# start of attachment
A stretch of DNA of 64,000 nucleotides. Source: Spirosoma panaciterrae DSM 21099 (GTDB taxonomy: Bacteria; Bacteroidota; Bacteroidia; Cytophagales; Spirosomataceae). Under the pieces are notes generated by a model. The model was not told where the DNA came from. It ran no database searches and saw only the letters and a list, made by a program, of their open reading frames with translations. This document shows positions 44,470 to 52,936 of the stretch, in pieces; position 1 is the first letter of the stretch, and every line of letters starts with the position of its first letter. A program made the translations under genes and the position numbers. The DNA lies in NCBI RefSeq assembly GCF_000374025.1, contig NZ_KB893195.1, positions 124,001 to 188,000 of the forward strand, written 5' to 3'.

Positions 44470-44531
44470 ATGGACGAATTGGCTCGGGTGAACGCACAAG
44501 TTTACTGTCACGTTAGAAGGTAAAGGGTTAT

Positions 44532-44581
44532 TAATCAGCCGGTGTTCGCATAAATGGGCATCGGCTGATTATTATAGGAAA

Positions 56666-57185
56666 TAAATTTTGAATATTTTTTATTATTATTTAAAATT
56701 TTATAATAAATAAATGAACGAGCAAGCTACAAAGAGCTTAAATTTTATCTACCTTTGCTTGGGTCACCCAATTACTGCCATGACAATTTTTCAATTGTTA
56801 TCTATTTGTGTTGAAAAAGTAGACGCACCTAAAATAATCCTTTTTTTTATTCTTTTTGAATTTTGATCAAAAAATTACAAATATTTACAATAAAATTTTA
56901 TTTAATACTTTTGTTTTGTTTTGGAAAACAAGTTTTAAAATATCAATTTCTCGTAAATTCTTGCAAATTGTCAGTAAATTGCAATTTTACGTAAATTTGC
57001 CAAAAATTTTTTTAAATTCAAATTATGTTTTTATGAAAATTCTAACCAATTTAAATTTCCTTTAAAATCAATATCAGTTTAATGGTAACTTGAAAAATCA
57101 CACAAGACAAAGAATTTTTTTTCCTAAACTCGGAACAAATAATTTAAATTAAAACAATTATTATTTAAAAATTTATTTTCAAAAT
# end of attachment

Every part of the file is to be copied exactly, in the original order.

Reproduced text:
A stretch of DNA of 64,000 nucleotides. Source: Spirosoma panaciterrae DSM 21099 (GTDB taxonomy: Bacteria; Bacteroidota; Bacteroidia; Cytophagales; Spirosomataceae). Under the pieces are notes generated by a model. The model was not told where the DNA came from. It ran no database searches and saw only the letters and a list, made by a program, of their open reading frames with translations. This document shows positions 44,470 to 52,936 of the stretch, in pieces; position 1 is the first letter of the stretch, and every line of letters starts with the position of its first letter. A program made the translations under genes and the position numbers. The DNA lies in NCBI RefSeq assembly GCF_000374025.1, contig NZ_KB893195.1, positions 124,001 to 188,000 of the forward strand, written 5' to 3'.

Positions 44470-44531
44470 ATGGACGAATTGGCTCGGGTGAACGCACAAG
44501 TTTACTGTCACGTTAGAAGGTAAAGGGTTAT

Positions 44532-44581
44532 TAATCAGCCGGTGTTCGCATAAATGGGCATCGGCTGATTATTATAGGAAA

Positions 56666-57185
56666 TAAATTTTGAATATTTTTTATTATTATTTAAAATT
56701 TTATAATAAATAAATGAACGAGCAAGCTACAAAGAGCTTAAATTTTATCTACCTTTGCTTGGGTCACCCAATTACTGCCATGACAATTTTTCAATTGTTA
56801 TCTATTTGTGTTGAAAAAGTAGACGCACCTAAAATAATCCTTTTTTTTATTCTTTTTGAATTTTGATCAAAAAATTACAAATATTTACAATAAAATTTTA
56901 TTTAATACTTTTGTTTTGTTTTGGAAAACAAGTTTTAAAATATCAATTTCTCGTAAATTCTTGCAAATTGTCAGTAAATTGCAATTTTACGTAAATTTGC
57001 CAAAAATTTTTTTAAATTCAAATTATGTTTTTATGAAAATTCTAACCAATTTAAATTTCCTTTAAAATCAATATCAGTTTAATGGTAACTTGAAAAATCA
57101 CACAAGACAAAGAATTTTTTTTCCTAAACTCGGAACAAATAATTTAAATTAAAACAATTATTATTTAAAAATTTATTTTCAAAAT